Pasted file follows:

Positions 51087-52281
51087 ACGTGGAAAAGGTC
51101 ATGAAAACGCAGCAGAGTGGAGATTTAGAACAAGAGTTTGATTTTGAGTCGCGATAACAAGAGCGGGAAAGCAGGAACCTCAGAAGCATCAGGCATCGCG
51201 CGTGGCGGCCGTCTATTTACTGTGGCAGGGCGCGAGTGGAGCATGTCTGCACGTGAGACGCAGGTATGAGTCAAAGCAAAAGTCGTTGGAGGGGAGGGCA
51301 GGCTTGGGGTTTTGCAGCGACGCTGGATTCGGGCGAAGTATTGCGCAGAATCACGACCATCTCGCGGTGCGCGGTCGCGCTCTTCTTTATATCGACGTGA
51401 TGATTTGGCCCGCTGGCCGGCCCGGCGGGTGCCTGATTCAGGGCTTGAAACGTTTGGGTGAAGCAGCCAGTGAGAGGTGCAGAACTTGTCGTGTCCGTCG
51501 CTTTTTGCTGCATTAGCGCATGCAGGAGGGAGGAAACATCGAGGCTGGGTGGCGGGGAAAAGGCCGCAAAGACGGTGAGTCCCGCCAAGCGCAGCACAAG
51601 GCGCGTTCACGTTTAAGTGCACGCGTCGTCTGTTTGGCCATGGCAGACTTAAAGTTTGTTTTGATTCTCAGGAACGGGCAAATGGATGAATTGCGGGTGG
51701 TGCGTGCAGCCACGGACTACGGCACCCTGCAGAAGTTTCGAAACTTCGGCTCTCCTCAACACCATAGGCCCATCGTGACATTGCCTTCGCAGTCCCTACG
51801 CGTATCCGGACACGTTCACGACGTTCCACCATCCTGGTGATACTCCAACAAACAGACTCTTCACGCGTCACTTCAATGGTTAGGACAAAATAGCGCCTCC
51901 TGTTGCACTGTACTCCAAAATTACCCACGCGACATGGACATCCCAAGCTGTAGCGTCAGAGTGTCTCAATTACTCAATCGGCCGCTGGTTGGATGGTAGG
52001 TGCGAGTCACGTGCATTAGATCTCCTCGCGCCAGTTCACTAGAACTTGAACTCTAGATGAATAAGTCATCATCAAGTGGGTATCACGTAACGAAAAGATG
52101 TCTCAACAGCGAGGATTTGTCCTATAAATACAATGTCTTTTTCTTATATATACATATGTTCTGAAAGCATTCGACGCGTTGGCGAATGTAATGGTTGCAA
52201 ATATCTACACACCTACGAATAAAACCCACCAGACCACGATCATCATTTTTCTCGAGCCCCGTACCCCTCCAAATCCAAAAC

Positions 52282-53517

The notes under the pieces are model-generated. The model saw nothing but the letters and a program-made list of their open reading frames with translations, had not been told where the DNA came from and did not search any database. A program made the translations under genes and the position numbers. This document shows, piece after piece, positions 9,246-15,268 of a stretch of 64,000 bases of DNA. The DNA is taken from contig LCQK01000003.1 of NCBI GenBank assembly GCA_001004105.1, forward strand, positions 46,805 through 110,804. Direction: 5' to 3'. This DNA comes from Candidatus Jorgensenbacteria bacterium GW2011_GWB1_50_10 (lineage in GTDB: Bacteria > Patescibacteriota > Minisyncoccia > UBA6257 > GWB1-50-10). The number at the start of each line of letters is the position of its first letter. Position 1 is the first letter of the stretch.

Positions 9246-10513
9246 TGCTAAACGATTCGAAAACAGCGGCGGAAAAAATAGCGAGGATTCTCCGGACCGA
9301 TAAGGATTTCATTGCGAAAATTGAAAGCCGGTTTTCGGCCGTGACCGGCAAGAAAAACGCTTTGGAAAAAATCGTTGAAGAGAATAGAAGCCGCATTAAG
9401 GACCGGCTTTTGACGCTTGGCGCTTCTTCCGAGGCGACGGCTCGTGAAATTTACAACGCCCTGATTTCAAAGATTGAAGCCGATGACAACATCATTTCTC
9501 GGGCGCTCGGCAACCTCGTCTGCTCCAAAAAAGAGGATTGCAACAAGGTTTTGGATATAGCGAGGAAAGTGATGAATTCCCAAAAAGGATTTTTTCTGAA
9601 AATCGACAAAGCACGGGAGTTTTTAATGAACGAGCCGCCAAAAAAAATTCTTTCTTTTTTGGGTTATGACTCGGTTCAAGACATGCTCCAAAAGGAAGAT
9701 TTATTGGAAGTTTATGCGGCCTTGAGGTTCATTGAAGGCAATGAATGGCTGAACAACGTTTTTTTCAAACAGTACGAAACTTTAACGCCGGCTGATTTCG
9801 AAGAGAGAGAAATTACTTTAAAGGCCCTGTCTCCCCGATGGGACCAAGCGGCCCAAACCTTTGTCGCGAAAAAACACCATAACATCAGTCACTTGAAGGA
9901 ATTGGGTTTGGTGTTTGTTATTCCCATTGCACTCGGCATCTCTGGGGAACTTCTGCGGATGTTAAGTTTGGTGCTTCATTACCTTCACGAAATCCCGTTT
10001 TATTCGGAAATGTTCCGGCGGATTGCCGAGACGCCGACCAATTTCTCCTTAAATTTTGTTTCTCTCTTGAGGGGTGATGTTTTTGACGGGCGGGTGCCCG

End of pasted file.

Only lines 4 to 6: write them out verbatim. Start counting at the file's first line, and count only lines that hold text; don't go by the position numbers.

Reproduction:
51201 CGTGGCGGCCGTCTATTTACTGTGGCAGGGCGCGAGTGGAGCATGTCTGCACGTGAGACGCAGGTATGAGTCAAAGCAAAAGTCGTTGGAGGGGAGGGCA
51301 GGCTTGGGGTTTTGCAGCGACGCTGGATTCGGGCGAAGTATTGCGCAGAATCACGACCATCTCGCGGTGCGCGGTCGCGCTCTTCTTTATATCGACGTGA
51401 TGATTTGGCCCGCTGGCCGGCCCGGCGGGTGCCTGATTCAGGGCTTGAAACGTTTGGGTGAAGCAGCCAGTGAGAGGTGCAGAACTTGTCGTGTCCGTCG